Corrupt Jamaican Police


Amnesty blasts police corruption in Jamaica
published 30th May 2008
all credits: Jamaica Gleaner

Human rights lobby group Amnesty International, has again castigated Jamaica’s constabulary for hundreds of extrajudicial killings and instances of police abuse. In its annual report, released Wednesday, Amnesty said police brutality worsened last year, noting that between January and September, there were 203 police killings of mainly young men from the inner city.

“Although the police routinely claimed these killings occurred during shoot-outs with criminal gangs, eyewitness accounts often alleged police had extrajudicially executed victims. Corruption and distrust of the police remained the norm,” the rights activist group said in its report.

Police abuse

The report also noted that the pattern of impunity for police abuse and lack of accountability continued in both the security and justice systems, citing the cases of Ravin Thompson and André Thomas as examples. Eighteen-year-old Ravin Thompson was allegedly shot and killed by the security forces while standing at his aunt’s gate in Whitfield Town, south St Andrew, last July while trhe lawmen chased a man in the area.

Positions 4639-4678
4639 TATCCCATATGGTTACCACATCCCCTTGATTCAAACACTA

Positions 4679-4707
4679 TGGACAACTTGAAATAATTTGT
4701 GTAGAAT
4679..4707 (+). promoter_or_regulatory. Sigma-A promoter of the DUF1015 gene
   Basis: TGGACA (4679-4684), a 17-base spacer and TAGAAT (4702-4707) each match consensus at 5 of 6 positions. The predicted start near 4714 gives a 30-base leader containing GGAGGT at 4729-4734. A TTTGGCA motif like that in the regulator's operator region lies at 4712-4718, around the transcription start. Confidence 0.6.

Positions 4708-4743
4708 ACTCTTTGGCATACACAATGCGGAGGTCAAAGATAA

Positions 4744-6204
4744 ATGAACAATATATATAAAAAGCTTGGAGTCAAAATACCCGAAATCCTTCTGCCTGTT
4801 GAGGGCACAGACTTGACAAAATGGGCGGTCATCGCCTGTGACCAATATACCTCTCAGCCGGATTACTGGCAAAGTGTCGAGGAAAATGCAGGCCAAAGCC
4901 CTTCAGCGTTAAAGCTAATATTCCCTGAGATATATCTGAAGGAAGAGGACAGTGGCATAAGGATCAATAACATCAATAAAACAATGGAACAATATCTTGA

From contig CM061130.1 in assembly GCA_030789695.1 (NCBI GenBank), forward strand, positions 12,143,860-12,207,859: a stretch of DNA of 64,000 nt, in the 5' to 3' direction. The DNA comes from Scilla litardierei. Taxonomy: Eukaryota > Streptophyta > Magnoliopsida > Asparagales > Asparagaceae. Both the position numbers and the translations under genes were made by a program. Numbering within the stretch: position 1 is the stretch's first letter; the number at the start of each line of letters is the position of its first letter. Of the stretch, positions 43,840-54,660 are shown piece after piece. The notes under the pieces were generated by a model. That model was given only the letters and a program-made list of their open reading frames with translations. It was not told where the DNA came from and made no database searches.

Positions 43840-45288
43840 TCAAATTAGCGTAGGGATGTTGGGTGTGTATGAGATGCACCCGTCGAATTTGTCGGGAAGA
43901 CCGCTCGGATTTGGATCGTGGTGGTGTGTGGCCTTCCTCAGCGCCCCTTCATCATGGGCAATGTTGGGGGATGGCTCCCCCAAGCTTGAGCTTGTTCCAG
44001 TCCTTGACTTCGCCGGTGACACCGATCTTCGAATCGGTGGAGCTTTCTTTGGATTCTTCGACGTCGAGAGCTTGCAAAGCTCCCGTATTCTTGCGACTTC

Thomas, 18, was killed by cops in Grants Pen. According to Amnesty, he was still conscious when he was put into the police car to be taken to hospital. Thomas was pronounced dead at hospital.

Reacting to the report, Minister of National Security, Colonel Trevor MacMillan, said he would be seeking to improve the human rights record of the police force, noting that a number of initiatives would be taken to revamp its image.
While reluctant to divulge details on his strategies, MacMillan said whistle-blower legislation would be an important apparatus. The legislation is now before Parliament.

“It will allow members of the force to be protected when they report their colleagues, so that’s going to be very important,” said the minister, who recently replaced Derrick Smith.

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